After some discussion, I realized the mother was talking about Amerian kid porn and pedophile websites, and clearly someone had done a good job of brainwashing her. I told her that it was more than possible that the same atrocities went on in her country, but they were not documented: they were censored or banned, which was something Americans did not believe in.
I could tell she was not convinced. I assured her that only the sickest - people woith sever problems - in our society did things like that to children. Most of the American people I knew did not condone such actions: "Then why do they show it?" she asked bluntly.
In America we flaunt our freedom in ways that are often misinterpreted and misunderstood elsewhere, and people around the world judge us harshly for that. Most people around the globe view kid porn and pedophile websites as our affirmation of depravity of the worst kind - not freedom of expression.
Films like Clint Eastwood's "Mystic River," a brilliant portrayal of the legacy of pedophilia and thuggery in small-town America, should be seen by every parent around the world. Its most strident message is that the young must be empowered to protect themselves - through early and direct warnings about pedophilia and sexual predators - because there are times when we as parents and caregivers cannot be physically present to protect our children against evil.
As a free nation we will not censor or forbid speech - or the right to express lifestyles and perverse sexual appetites: but we need to balance all the grunge and ugliness by showing ourselves and "exporting" more images and messages of hope and concern for humanity.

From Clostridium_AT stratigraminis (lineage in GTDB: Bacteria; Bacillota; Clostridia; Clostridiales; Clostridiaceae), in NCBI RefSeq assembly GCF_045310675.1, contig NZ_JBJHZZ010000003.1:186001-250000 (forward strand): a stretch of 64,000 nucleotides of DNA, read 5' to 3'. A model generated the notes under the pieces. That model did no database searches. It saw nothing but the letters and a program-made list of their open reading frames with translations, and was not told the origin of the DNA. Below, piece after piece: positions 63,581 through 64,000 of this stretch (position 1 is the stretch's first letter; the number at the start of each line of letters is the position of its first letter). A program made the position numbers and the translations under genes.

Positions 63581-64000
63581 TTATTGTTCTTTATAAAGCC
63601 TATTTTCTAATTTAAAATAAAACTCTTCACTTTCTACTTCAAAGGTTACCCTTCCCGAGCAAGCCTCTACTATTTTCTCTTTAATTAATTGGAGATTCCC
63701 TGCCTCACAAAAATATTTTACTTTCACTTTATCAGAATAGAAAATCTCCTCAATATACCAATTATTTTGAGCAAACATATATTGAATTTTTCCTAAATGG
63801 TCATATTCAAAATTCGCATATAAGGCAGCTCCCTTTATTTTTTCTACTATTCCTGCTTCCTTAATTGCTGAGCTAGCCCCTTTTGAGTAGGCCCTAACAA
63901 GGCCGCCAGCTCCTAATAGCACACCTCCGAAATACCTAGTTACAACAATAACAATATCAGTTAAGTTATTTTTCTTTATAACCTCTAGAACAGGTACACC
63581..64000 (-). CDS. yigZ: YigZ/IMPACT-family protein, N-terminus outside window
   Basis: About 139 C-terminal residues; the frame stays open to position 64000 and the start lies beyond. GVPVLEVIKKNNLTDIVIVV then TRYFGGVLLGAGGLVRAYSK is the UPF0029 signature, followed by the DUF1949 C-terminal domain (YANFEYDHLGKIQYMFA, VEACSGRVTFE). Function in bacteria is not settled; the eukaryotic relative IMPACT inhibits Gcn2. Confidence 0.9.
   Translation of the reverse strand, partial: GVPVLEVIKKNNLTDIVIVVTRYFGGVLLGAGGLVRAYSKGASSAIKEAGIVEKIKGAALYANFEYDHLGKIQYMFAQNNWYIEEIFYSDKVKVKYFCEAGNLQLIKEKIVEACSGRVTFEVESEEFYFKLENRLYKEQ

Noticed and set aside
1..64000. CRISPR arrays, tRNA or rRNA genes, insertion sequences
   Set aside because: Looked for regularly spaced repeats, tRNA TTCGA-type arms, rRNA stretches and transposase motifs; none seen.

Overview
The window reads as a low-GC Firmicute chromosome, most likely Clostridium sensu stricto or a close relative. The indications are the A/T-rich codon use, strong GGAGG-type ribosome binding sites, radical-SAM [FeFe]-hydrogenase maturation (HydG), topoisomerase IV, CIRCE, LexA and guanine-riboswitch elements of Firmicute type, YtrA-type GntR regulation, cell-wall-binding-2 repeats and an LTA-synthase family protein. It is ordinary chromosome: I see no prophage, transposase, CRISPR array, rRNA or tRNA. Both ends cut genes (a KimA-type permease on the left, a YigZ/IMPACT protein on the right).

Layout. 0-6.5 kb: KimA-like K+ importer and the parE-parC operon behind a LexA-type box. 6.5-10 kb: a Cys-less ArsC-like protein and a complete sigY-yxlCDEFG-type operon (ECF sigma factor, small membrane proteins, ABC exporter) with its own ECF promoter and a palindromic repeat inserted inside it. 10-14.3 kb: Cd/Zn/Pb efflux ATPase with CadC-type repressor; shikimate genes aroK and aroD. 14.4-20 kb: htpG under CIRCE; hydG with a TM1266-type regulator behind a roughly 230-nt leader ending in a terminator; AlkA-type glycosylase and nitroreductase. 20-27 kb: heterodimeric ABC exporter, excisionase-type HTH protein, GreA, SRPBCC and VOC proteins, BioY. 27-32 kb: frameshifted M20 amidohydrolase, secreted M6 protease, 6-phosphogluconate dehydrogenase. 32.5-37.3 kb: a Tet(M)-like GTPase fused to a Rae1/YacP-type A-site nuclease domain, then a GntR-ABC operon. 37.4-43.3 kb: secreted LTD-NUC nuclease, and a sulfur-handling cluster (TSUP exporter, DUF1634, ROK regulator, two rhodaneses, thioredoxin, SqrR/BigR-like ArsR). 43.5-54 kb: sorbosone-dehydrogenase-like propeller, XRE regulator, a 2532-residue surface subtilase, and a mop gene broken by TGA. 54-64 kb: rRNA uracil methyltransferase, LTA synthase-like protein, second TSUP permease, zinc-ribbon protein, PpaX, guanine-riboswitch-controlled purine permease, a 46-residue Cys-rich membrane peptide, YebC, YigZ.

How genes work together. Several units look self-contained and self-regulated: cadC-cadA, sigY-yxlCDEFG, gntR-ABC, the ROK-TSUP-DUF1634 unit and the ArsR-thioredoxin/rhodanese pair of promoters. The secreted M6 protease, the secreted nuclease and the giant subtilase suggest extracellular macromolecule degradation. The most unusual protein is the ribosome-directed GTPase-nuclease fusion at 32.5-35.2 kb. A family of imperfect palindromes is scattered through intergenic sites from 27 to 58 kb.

As the recipient of reports and eyewitness testimonials of the worst possible evils in the world, it is possible to lose faith in mankind: but then there are the countless caring individuals who give of themselves on a daily basis, like the ministers and doctors in "A Closer Walk": men like the American doctor Paul Farmer, (Partners in Health), who has helped "level the playing field" amongst the poor and the marginalized in Haiti.
Dr. Farmer's determination to bring landless Haitian peasants treatment for their HIV/AIDS infection has paid off against the odds. He has shown the nay-sayers that poor, uneducated people can undergo treatment like anyone else, against all the predictions of the public policy makers, the health establishment and the economists - who told Dr. Farmer he was wrong.
"My contract is with the patient," he said. "There is less hopelessness in the poorest circumstances in Haiti than there is in the policy people. They are a living rebuke to those who say 'It can't be done, it's not cost effective.' As a doctor I reserve the right to want the best for my patients. If they (the health establishment) want to help me - great -or they need to get of my way."
Dr. Farmer lives in a small tin roofed house in Haiti, an American miles away from home, re-affirming hope and establishing health in the lives of people who would normally be written off as a loss on the balance sheet of the world - because he cares.
Hollywood blockbusters, which are shown around the globe - touting destruction, vice and aggression - need to be balanced by more positive American messages.
Clint Eastwood's "Mystic River" chronicles the thought processes of both the victimizer and the victim in the context of pedophilia, abuse and murder; it is an essential chapter in parenting in the world today. It will disturb the heck out of anyone who sees it, but pedophilia and murder claim other people's children every day.
Yes, these movies are challenging - but they improve and can even save lives because they inform. What better American "export" can there be than the freedom of empowering others against the same evils that threaten us?
"A Closer Walk" will premiere at The Habitat Center in New Delhi, India on April 1, 2004.
The movie "Mystic River," directed by Clint Eastwood, starring Sean Penn, Tim Robbins, Kevin Bacon and Lawrence Fishburne is currently showing in movie theatres across the United States and has been nominated for Oscars for Best Picture, Best Director, Best Actor (Sean Penn), Best Male Supporting Actor (Tim Robbins) and Best Female Supporting Actor (Marsha Gay Harden).